month search by the University
Board of Regents, came suddenly
early this morning.
The Regents actually reached
their decision Saturday morning
but adjourned in order to offer
the position to Dr. Hatcher. Ob-
taining his acceptance, the Re-
gents reconvened this morning to
formalize the appointment and an-
nounce their decision.
* * *
THE ANNOUNCEMENT itself
was made at 11:01 a.m. by Regent
J. Joseph Herbert at a drama-
jpacked press conference att nded
by newspapermen from P11 over
the Ste t,
Regent Herbert, chairman of
the Board's Committee of the
Whole, described President-
elect Hatcher as "a leader who
meets the test of Michigan's
great traditions."
Athis home in Columbus, Ohio,
cher said, "I look forward with
great interest to the privilege of
serving the University of Michigan
in this period of responsibility and
opportunity." ,
e .
HATCHER, a native of Ironton,
Ohio, prepared for college at More-
head Normal School in Kentucky.
He received his A.B. at Ohio State
in 1922, an A.M. degree in 1923 and
his Ph.D. in 1927.
In addition, he did post-
doctoral work at the University
of Chicago and spent a year in
Italy, France and England stud-
ying the Renaissance.
Hatcher became an instructor
of English at Ohio State in 1922r
and was appointed full professor
of English in 1932. Serving ad'dean
from 1944-48, he became vice-
president in charge of faculties
and curriculum in September, 1948.
* * *
NOTED AS one of Ohio's most
outstanding citizens, Hatcher was
given the Ohio Governor's Award
for Advancement of Ohio's Prestige
in 1949. A year later he received
the Ohioana Grand Medal for his
books on Ohio and the Northwest
Territory. The citation character-
ized Hatcher as an "Inspiring
teacher, judicious educator, dis-
tinguished man of letters, historian
of Ohio."

.I

SEVEN PRESIDENTS IN 144 YEARS:
Early 'U' Chiefs Faced Vehement Criticism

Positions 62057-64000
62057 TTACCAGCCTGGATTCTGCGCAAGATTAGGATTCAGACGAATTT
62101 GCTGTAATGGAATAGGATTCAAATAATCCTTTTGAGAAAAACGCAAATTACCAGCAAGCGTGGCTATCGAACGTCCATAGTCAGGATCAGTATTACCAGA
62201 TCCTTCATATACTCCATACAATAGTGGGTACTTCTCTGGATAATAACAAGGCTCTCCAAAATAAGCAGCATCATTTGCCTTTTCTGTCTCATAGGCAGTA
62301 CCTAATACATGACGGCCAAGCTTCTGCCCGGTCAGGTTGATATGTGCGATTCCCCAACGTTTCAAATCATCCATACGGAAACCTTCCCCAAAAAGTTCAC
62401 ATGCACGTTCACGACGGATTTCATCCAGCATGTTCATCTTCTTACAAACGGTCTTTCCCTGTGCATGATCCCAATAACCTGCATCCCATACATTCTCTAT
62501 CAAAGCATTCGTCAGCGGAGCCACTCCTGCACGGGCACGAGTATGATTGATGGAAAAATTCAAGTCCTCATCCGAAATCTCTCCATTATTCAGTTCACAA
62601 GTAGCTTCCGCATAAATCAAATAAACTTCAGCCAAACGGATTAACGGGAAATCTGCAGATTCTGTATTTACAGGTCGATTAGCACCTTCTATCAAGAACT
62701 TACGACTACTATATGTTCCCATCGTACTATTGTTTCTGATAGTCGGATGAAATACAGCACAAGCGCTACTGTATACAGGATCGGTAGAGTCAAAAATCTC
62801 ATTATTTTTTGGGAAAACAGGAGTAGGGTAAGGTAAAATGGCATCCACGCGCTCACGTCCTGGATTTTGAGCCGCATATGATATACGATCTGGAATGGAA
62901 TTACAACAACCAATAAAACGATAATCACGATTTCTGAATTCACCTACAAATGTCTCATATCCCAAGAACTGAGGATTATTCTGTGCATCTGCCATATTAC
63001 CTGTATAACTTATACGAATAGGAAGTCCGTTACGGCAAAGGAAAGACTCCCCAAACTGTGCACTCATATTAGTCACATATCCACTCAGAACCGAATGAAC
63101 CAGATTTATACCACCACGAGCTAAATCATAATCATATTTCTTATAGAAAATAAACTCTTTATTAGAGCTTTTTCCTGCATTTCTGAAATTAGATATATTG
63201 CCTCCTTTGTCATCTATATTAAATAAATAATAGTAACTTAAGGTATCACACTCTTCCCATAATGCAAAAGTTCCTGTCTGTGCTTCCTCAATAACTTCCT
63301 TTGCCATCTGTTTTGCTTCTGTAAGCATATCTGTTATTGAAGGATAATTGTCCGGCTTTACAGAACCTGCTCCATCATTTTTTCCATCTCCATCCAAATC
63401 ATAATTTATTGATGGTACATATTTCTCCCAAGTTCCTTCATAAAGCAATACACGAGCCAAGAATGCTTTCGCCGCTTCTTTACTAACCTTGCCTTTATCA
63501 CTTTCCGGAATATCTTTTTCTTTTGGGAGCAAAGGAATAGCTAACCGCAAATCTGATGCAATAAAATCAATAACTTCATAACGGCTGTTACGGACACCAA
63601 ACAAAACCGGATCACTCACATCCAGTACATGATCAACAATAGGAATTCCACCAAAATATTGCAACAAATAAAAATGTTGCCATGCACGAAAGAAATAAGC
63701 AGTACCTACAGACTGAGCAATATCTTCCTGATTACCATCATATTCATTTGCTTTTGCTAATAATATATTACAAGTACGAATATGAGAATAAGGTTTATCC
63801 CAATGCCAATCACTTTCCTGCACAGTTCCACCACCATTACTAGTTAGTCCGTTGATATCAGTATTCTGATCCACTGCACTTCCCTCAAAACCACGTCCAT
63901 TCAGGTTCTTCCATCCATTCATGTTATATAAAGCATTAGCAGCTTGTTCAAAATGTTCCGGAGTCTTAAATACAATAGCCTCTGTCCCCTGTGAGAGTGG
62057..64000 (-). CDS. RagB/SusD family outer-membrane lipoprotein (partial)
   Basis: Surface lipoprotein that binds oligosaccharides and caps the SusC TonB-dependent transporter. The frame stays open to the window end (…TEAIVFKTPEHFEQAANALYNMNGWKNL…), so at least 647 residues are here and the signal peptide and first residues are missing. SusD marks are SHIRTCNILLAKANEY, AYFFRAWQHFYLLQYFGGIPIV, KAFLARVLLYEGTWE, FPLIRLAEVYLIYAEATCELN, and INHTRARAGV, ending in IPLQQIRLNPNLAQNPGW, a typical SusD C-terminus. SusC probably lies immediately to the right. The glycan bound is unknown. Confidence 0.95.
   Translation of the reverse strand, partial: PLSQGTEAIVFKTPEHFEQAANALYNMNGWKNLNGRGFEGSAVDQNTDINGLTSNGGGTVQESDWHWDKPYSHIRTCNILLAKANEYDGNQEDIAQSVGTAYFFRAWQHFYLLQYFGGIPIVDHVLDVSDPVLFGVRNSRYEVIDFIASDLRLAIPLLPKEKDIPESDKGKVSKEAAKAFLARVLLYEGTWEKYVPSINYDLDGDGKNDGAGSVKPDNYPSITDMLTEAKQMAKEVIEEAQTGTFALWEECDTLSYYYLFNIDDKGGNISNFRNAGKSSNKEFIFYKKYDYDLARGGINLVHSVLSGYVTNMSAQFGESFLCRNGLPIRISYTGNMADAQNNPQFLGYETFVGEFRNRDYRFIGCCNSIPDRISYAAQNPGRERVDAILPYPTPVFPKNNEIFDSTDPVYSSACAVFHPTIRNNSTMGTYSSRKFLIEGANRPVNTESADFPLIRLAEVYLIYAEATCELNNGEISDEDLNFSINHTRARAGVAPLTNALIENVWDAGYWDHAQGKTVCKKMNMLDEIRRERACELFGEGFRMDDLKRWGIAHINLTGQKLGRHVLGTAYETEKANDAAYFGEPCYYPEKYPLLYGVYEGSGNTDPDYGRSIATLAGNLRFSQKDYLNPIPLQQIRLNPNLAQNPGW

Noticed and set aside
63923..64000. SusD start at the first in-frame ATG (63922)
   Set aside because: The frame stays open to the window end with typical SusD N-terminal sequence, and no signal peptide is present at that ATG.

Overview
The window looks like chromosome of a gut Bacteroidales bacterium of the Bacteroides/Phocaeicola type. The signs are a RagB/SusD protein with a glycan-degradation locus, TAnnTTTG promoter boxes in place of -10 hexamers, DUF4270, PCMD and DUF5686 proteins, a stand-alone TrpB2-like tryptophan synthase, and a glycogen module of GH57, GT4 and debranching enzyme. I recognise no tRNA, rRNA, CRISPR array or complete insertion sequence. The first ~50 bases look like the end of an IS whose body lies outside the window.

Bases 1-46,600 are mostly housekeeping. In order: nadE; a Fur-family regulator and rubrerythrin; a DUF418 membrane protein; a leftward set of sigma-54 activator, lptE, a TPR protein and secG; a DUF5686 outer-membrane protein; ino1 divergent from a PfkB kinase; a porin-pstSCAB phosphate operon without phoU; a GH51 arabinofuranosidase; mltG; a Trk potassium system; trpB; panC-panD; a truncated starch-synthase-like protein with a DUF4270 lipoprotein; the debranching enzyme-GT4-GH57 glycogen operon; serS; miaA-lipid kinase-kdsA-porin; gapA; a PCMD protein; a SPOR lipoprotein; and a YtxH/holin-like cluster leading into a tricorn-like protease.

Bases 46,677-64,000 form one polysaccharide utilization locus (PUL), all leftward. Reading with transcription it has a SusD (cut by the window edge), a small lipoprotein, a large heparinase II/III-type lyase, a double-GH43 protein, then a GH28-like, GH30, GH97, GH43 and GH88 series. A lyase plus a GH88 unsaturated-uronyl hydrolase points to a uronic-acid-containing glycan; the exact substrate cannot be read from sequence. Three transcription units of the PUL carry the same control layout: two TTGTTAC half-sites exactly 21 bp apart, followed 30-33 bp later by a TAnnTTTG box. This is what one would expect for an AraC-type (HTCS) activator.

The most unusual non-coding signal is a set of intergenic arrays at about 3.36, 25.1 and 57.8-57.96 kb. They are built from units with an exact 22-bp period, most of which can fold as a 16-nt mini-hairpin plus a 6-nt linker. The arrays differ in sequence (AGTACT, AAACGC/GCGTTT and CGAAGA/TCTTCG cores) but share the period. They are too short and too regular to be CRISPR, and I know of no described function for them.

j

. * *

* * *

* a *

By JANET WATTS rm;.
Daily Associate Editor
WHEN THE University's eighth
president takes " office, he
probably will be free from the
cries of religious sectarianism,F
pressures of medical theory fa-
naticism and squabbles with the:
State Legislature which plagued
many of his predecessors.,
Charges of secularism and athe-
ism made against many of the
University's early presidents can
be traced to the philosophy onn
which the University was found-

dy Dutch stubbornness which of-
fended many of the rugged indi-
vidualists he worked with in the
West.
* * *
MANY of the Ann Arbor towns-
people thought Tappan was
pompous and unfriendly. And
even his wife reported that he had
thought of his task as president
made him a kind of educational
missionary to the uncultured
West.
But Tappan easily won the re-

Hatcher was married to the
former Ann Gregory Vance, of
New Haven, Conn., in 1942. The
Hatchers have two children,
Robert Leslie, age 7, and Anne
Linda, age 5.
Ranked as one of the nation's
top scholars, because of his at-
tainments in English and his his-
torical writings, Hatcher has long
been regarded as one of the "great
educational leaders in the coun-
try."
His students have labelled him
"an inspiring teacher" and his col-
leagues have cited him as "a
teacher and administrator with
vision, a man who gets things done
through cooperation and effective

: s;

.semma - me o